How to use the HDR Calibration app on Windows 11

Windows 11 HDR Calibration
Windows 11 HDR Calibration (Image credit: Future)

On Windows 11, you can now use the Windows HDR Calibration tool to calibrate your displays for the best HDR picture quality. 

The tool is very powerful and straightforward. It features three test patterns designed to calibrate an HDR-capable display's darkness, brightness, and color saturation to improve accuracy and consistency. 

You do not need additional calibration if you have a certified HDR display. However, you can always use the tool to tweak and improve the viewing experience.

The tool is available through the Microsoft Store for both versions, 22H2 and 21H2, but you can't use it on Windows 10.

This guide will walk you through the steps to use the Windows HDR Calibration tool to calibrate your capable monitors on Windows 11.

How to calibrate HDR monitor on Windows 11

On Windows 11, to calibrate an HDR display, you will need to install the Microsoft calibration app, enable HDR on the monitor (if applicable) and through the settings app, and then use the app to calibrate the display.

Install HDR Calibration 

To install the Windows HDR Calibration app on Windows 11, use these steps:

  1. Open Windows HDR Calibration store page (opens in new tab).
  2. Click the Get in Store app.
  3. Click the Install button.

(Image credit: Future)

Once you complete the steps, the app will install on the computer, but you will still need to enable HDR on the display through the Settings app.

Enable HDR

To enable HDR on a capable display on Windows 11, use these steps:

  1. Open Settings.
  2. Click on System.
  3. Click on Display.

Open Display settings

(Image credit: Future)
  1. Under the "Brightness & color" section, click the HDR setting.

(Image credit: Future)
  1. Select the HDR monitor from the "Select a display to view or change its settings" option.
  2. Turn on the Use HDR toggle switch.

(Image credit: Future)
  • Quick tip: If you have a laptop, make sure that the device is plugged into a power source. Otherwise, the HDR feature will be greyed out.

After you complete the steps, you can proceed to open the app and calibrate the display.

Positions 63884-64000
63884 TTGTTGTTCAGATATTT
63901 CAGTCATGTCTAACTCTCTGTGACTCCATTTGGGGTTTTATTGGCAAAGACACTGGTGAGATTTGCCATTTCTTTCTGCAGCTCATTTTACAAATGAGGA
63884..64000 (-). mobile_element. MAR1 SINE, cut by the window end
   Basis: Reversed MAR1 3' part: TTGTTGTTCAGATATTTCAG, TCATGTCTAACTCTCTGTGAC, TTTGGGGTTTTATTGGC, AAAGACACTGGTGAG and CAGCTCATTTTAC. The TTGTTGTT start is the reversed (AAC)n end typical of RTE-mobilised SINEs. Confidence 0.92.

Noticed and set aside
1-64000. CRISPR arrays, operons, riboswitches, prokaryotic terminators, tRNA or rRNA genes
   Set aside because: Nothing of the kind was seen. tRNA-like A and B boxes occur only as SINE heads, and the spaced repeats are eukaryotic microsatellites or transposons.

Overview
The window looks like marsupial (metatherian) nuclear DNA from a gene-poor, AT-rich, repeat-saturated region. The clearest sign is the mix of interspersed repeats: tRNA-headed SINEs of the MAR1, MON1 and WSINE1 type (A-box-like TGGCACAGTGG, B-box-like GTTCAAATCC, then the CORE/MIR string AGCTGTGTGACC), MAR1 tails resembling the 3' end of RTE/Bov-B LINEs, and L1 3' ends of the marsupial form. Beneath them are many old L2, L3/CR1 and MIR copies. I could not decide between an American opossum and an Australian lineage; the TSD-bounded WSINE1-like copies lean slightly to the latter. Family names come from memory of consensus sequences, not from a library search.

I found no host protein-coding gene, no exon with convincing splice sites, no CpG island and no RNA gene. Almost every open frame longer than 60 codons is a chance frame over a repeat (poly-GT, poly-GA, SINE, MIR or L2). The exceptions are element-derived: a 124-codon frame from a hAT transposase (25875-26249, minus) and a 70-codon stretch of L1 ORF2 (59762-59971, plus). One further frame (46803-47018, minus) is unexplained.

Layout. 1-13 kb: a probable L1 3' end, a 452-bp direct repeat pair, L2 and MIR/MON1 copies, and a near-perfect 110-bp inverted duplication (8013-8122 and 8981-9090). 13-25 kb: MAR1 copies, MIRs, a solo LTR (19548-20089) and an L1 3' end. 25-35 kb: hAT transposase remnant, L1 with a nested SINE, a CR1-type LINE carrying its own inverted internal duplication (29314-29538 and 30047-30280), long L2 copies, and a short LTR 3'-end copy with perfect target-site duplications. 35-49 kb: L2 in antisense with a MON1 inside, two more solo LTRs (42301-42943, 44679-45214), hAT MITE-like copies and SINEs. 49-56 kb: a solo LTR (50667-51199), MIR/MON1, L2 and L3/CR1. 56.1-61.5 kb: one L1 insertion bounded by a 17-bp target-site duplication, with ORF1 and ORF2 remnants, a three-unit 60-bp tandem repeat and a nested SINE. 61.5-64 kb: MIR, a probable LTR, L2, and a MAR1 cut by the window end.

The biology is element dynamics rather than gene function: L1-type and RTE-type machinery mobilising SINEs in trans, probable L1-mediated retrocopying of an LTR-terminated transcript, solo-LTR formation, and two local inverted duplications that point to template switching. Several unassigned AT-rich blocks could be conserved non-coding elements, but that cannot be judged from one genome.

HDR Calibration

To calibrate your HDR display on Windows 11, use these steps:

  1. Open Windows HDR Calibration app.
  2. Click the Get started button.
  • Quick note: Use the app in the lighting condition you will be consuming HDR content.

(Image credit: Future)
  1. Drag the slider left or right until the pattern is no longer visible to calibrate the darkness of the screen.
  2. Click the Next button.
  1. Drag the slider left or right until the pattern is no longer visible to calibrate the darkness of the screen.
  2. Click the Next button.

(Image credit: Future)
  1. Drag the slider left or right until the pattern is no longer visible to determine the brightness visibility.
  2. Click the Next button.

(Image credit: Future)
  1. Drag the slider left or right until the pattern is no longer visible to determine how bright the screen can be set.
  2. Click the Next button.

(Image credit: Future)
  1. Drag the slider left or right to determine how color saturation appear on the monitor.
  • Quick note: If you don't see any changes as you move the slider, it's probably because the graphics card doesn't support the feature. Also, the changes in the setting are very subtle.
  1. Click the Next button.

(Image credit: Future)
  1. Confirm a profile name.
  2. Click the Finish button.
  3. Click the OK button.

Save HDR settings

(Image credit: Future)

Once you complete the steps, the HDR content (games, videos, and apps) should look improved on Windows 11. If you have a multi-monitor setup, move the app to the next monitor, and repeat the calibration instructions.

More resources

For more helpful articles, coverage, and answers to common questions about Windows 10 and Windows 11, visit the following resources:

Mauro Huculak is technical writer for WindowsCentral.com. His primary focus is to write comprehensive how-tos to help users get the most out of Windows 10 and its many related technologies. He has an IT background with professional certifications from Microsoft, Cisco, and CompTIA, and he's a recognized member of the Microsoft MVP community.